# A conjecture inspired by the abc-conjecture

This conjecture is obviously inspired by the abc-conjecture:

Let $$\gcd(a,b)=1$$ then $$\operatorname{rad}((a+b)ab(ab+a+b))> ab+a+b$$

I am not asking for a proof, just for possible counterexamples, if they exist. I checked this with the computer for some numbers, and didn't find any counterexample.

What I checked so far $$(\gcd(a,b)=1)$$:

1. $$1 \le a,b \le 1000$$
2. $$a=1$$, $$1 \le b \le 10^6$$
3. $$1 \le m \le 10^6$$, $$a=m,b=m+1$$

Heuristic that this is true for infinetly many $$b$$: If $$p\neq 2$$ is a prime, then set $$b = \frac{p-1}{2}, a = 1$$. Then $$\operatorname{rad}((a+b)ab(ab+a+b)) = \operatorname{rad}(\frac{p-1}{2}\frac{p+1}{2}p) > p = ab+a+b$$

Another way to prove that there are infinitely many $$(a,b)$$ which fulfill the conjecture: Choose some $$a \in \mathbb{N}$$. Since $$\gcd(a,a+1)=1$$, by the (https://en.wikipedia.org/wiki/Dirichlet%27s_theorem_on_arithmetic_progressions) Dirichlet theorem on arithmetic progression there are infinitely many primes of the form $$p = b(a+1)+a = ab + a +b$$. Then necessarily $$\gcd(a,b)=1$$, otherwise if $$g=\gcd(a,b)$$ $$a = g a_1$$ and $$b=g b_1$$ then $$g | p$$ and hence $$g=p$$, which is impossible since $$p = g ( a_1 b_1+a_1+b_1)$$ and we must have $$3 \le a_1b_1+a_1+b_1=1$$, which can not work. Then $$\operatorname{rad}((a+b)ab(ab+a+b)) = \operatorname{rad}((a+b)ab \cdot p) > p = ab + a +b$$

Edit: If someone finds another way to produce infinitely many tuples $$(a,b)$$ which fulfill the conjecture, that would also be interesting.

Second Edit: Related question: https://mathoverflow.net/questions/343245/other-examples-of-irreducible-similarities-over-the-natural-numbers

• I add here the Wikipedia article defining the radical of an integer $\operatorname{rad}(n)$. Good week.
– user243301
Aug 5, 2017 at 9:18
• It's just a thougt , you have $x+y=z$ and $rad(x y z ) > z$ such that $x,y$ are coprimrs, in a sense for $rad$ to be smaller, you need a lot of powers, so it seems in this way that you will not find counter-example (may be few). Aug 5, 2017 at 9:26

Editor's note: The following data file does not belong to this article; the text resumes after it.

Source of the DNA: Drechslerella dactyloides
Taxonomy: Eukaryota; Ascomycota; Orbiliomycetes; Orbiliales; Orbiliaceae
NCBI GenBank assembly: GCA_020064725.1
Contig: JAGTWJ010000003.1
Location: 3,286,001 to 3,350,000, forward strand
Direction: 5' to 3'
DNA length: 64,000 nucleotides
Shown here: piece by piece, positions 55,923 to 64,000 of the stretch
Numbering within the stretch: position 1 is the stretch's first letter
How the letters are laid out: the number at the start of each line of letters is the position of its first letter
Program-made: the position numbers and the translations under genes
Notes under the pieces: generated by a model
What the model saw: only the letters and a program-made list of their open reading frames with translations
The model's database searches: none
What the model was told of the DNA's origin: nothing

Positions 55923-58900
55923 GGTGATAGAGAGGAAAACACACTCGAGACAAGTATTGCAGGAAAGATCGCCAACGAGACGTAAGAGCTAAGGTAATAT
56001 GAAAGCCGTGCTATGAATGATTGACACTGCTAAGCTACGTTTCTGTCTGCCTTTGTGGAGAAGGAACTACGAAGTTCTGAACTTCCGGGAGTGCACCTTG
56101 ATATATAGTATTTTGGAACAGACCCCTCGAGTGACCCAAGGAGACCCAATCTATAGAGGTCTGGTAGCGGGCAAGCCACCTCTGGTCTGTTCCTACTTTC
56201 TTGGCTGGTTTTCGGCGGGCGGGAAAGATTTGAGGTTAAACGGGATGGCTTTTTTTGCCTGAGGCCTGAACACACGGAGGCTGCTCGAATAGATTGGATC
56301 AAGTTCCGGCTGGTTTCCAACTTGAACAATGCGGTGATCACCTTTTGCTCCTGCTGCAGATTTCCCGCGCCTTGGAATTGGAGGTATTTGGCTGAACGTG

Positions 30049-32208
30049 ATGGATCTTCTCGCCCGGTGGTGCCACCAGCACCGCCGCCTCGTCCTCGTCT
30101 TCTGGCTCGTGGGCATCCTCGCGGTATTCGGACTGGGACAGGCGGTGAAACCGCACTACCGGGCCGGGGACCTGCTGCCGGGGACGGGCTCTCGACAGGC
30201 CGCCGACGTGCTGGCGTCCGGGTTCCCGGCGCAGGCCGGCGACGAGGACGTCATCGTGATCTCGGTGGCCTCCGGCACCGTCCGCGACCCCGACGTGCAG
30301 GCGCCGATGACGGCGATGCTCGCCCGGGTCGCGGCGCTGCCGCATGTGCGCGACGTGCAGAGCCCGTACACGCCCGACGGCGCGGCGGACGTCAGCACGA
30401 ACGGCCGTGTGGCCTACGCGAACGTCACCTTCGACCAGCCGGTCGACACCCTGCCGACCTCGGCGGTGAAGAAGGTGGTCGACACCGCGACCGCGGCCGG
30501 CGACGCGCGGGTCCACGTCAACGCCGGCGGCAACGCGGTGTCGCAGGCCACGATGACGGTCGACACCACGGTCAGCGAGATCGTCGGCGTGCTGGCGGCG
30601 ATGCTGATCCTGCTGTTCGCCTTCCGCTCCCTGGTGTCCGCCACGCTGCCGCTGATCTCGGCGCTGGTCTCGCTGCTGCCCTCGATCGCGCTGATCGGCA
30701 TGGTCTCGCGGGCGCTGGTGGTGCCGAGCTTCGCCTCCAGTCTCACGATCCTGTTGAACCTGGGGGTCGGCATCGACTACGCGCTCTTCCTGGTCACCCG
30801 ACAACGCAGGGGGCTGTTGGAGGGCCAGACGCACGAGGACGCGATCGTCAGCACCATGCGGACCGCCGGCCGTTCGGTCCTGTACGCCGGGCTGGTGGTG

• There must be a typo or something, because there are a lot of counterexamples. For 0<a,b<1000 there are $60887$ counterexamples, for example $(41,97),(42,95),(42,97),\dots$.
– Lehs
Aug 5, 2017 at 10:03
• @Lehs: Thank you for your comment: How is $(41,97)$ a counterexample? $a=41,b=97$ I get $\operatorname{rad}((a+b)ab(ab+a+b)) = 2 \cdot 3 \cdot 5 \cdot 23 \cdot 41 \cdot 97 \cdot 823$ and $ab+a+b = 5 \cdot 823$. What is your computation?
– user276611
Aug 5, 2017 at 10:12
• @Lehs: I don't think this is correct. Even if it was, this number is still greater then $ab+a+b=5 \cdot 823$. Since $rad(ab+a+b)=ab+a+b=5\cdot 823$ the factor $5\cdot 823$ must divide $rad((a+b)ab(ab+a+b))$
– user276611
Aug 5, 2017 at 10:29

This is not an answer, but a community wiki to avoid a lot of comments.

What I have tested without failure, so far:

$a=2$ and $b=1,\dots, 1,000,000$
$0<a,b<10,000$

Also tested without failure:

1. $3 \le p \le 10^6$, $p$ prime. $a = 1$, $b = \frac{p^2-1}{2}$
2. $p \neq q, p,q \le 10^4$, $p,q$ primes, $a=p$, $b=q$
3. $3 \le p \le 10^6$, $p$ prime, $a=\frac{p-1}{2},b=\frac{p+1}{2}$

One easy way to get infinitely many true cases is to assume $a$ and $b$ are squarefree. Then the radical of $(a+b)ab(ab+a+b)$ is necessarily a multiple of $ab$. Both $a+b$ and $ab+a+b$, being coprime to $ab$ and mutually coprime, must contribute some nontrivial prime factor to the radical. Therefore the radical is at least $2 \cdot 3 \cdot ab$, which is strictly greater than $ab+a+b$.

• Thanks for your answer: I have a question: The $2$ comes from a nontrivial factor of $a+b$ and the $3$ comes from a nontrivial factor of $ab+a+b$?
– user276611
Aug 6, 2017 at 8:32
• @stackExchangeUser $a+b$ contributes at least one prime factor, and $ab+a+b$ contributes at least one different prime factor. The product of these two prime factors is at least 6, but we don't have control over a precise correspondence. Aug 6, 2017 at 8:36
• Ok thanks, that makes sense. Thank you again for your answer!
– user276611
Aug 6, 2017 at 8:37

Exhaustive list of triples $(A,B,C)$ (for $C<10^{18}$) such that $$A+B=C,\\rad(ABC)<C,\tag{1}$$ is accessible by the link Bart de Smit/ABC triples/by size, file abctriples_below_1018.gz .

If such pair-counterexample $(a,b)$ exists (as described in the question), then $GCD(a+b,ab)=1$, and if construct $$\begin{array}{l}A=a+b,\\B=ab, \\C=ab+a+b;\end{array}\tag{2}$$ then $(1)$ must be true for constructed $(A,B,C)$.

But there are no triples $(A,B,C)$ from the database above of the form $(2)$.

(If numbers $A,B$ can be written in the form $A=a+b,B=ab$, then polynomial $f(x)=x^2-Bx+A$ has $2$ positive integer roots.)

So, to find counterexample $(a,b)$, one needs search in the range $ab+a+b\ge 10^{18}$. $\color{#E0E0E0}{Hopeless...}$

• @Olge567: Did you check that there are no such triples in the database?
– user276611
Aug 7, 2017 at 8:21
• @stackExchangeUser: yes, and didn't find any. Aug 7, 2017 at 8:22

This question is related to the following conjecture: $$(x+y)^2<\operatorname{rad}\bigl[xy(x+y)(x^2+xy+y^2)\bigr]$$

Assuming $a<b$, we can consider other triples: $$(a,b(a+1),a+b+ab) \tag{1}$$ $$(b,a(b+1),a+b+ab) \tag{2}$$ $$(2(a+b),ab-a-b,a+b+ab) \tag{3}$$

(1) and (2) can be an ABC-triple, although for (2) I only found two examples checking the mentioned ABC-database: $(2^{16}.5^2,3^6.41.89^2.449,571^4)$ and $(2^4.5^6,53^2.89.499^2,3^2.7^2.109^4)$.

(3) seems to have the same property as the above conjecture: $$ab+a+b < \text{rad} \big( 2(a+b)(ab-a-b)(ab+a+b) \big)=\text{rad} \big( 2(a+b)(a^2b^2-(a+b)^2)\big)$$